The source code for a powerful Android malware program that steals online banking credentials has been leaked, according to researchers with IBM.
GM Bot has been sold on underground hacking forums for around US$500. But it appears someone who bought the code then leaked it on a forum in December, perhaps to increase his standing, wrote Limor Kessem, a cybersecurity analyst with IBM Trusteer.
The person included an encrypted archive file containing the source code of GM Bot, according to Kessem.
“He indicated he would give the password to the archive only to active forum members who approached him,” Kessem wrote. “Those who received the password in turn passed it on to other, unintended users, so the actual distribution of the code went well beyond that discussion board’s member list.”
The source code of powerful banking trojans has been leaked before with apps such as Zeus, SpyEye and Carberp, Kessem wrote.
“While GM Bot may not be as prolific as the major banking Trojans mentioned here, it is definitely a game changer in the realm of mobile threats,” Kessem added.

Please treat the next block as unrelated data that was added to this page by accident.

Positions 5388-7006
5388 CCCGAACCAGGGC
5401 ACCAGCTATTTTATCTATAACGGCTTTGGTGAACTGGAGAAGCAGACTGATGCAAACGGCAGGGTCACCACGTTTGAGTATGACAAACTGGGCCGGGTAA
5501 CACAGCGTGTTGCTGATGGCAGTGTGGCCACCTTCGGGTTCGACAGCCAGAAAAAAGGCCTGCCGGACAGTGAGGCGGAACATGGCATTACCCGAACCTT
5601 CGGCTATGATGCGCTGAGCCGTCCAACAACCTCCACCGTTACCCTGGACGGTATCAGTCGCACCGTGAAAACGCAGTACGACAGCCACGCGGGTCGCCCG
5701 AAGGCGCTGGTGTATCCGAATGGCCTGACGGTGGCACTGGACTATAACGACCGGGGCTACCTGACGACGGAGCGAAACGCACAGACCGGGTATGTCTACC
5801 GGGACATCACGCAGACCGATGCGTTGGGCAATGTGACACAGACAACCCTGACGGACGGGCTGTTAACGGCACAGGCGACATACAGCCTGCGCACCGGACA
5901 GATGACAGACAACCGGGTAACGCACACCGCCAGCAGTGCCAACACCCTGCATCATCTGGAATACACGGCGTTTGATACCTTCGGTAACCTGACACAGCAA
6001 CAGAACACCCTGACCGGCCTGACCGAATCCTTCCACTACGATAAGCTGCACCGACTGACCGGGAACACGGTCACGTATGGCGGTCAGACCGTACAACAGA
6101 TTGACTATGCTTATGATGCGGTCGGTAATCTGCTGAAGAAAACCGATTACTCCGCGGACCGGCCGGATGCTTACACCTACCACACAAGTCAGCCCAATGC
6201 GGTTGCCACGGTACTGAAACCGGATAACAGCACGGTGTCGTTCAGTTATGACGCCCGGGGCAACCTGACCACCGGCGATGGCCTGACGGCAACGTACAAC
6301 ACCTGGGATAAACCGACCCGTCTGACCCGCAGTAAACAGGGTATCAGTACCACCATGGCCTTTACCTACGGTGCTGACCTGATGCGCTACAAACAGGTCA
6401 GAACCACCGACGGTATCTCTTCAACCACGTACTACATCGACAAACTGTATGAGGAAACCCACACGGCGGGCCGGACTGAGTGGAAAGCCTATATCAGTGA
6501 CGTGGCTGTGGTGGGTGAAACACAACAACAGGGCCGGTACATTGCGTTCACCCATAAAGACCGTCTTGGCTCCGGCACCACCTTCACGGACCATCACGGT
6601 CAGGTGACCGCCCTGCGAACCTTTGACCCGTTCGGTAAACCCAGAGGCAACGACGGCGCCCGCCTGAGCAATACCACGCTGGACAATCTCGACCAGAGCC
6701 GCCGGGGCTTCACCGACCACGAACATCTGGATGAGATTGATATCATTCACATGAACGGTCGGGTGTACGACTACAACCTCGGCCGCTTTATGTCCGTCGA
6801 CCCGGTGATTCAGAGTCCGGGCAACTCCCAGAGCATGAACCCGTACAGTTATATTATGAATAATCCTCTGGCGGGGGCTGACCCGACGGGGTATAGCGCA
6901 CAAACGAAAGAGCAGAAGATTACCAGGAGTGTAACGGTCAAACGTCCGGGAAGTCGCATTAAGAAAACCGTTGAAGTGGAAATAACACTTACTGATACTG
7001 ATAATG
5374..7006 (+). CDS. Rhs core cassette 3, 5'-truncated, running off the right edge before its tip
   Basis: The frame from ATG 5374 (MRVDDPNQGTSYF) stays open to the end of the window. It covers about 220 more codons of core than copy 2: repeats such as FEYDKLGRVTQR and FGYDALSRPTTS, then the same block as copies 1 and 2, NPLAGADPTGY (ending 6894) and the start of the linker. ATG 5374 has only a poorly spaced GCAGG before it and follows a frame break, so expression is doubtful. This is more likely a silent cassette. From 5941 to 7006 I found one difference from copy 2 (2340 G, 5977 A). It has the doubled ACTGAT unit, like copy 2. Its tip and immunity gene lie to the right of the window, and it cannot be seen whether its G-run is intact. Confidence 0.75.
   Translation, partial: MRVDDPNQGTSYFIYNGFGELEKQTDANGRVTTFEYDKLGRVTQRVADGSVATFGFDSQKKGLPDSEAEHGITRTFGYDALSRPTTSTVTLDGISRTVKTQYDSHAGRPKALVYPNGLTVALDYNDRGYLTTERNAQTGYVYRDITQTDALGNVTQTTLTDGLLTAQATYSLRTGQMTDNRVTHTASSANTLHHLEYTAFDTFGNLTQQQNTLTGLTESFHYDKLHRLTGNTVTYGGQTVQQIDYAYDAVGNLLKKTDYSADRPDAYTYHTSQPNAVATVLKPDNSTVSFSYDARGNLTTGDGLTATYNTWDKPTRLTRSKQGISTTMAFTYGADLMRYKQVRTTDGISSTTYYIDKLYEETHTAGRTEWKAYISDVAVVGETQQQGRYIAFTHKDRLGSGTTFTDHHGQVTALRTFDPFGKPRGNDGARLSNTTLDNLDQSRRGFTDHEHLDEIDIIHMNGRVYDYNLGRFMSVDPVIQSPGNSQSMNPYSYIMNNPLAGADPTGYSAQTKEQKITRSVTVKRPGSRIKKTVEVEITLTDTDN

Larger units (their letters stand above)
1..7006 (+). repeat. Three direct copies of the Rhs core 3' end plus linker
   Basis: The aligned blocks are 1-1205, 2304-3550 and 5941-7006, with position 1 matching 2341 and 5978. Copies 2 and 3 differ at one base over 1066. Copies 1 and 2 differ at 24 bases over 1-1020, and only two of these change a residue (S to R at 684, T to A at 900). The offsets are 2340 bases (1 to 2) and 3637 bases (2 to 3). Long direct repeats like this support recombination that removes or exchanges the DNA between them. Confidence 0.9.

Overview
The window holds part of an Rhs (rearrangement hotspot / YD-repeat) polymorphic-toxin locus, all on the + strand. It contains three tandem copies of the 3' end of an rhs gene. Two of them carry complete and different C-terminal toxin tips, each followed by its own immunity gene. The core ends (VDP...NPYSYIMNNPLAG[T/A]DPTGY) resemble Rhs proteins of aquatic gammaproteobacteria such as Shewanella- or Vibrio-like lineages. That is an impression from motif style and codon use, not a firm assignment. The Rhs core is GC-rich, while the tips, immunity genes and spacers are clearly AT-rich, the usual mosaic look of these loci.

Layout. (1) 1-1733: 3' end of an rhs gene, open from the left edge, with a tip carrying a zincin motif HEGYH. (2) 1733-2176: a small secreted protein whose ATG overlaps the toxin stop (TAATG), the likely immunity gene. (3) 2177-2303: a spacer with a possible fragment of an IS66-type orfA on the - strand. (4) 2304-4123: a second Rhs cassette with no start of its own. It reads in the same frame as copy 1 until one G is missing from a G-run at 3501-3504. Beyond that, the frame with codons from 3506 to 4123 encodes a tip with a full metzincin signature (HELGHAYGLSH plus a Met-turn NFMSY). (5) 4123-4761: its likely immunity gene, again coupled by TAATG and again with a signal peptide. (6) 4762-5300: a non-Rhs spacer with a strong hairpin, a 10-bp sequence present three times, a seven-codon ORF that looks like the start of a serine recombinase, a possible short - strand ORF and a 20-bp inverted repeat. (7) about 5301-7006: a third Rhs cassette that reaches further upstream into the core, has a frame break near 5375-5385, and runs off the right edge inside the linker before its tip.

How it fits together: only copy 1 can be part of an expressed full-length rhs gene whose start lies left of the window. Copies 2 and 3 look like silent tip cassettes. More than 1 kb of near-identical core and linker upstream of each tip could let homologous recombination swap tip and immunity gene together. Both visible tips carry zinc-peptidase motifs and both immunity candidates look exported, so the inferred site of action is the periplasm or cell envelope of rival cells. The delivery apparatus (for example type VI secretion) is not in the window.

GM Bot emerged in late 2014 on Russian-speaking forums. It exploits an issue known as activity hijacking in older Android devices that allow an overlay to be displayed over a legitimate application.
Google has put in defenses against activity hijacking in Android versions higher than 5.0.
The overlay looks like what a user would expect to see after launching a legitimate banking app, but that app is actually running underneath the overlay. The user then inputs their authentication credentials, which are sent to the attackers.
Since GM Bot has full control over the device, it can also steal SMSes, such as one-time authentication codes.
“Previous mobile malware — before overlays became commercially available to fraudsters — could steal SMS codes, but those would have been meaningless without phishing schemes or a trojan on the victim’s PC to steal access credentials,” Kessem wrote.
Since the leak of GM Bot’s code, it appears its creators have developed a second version “which is sold in financial fraud-themed underground boards,” Kessem wrote.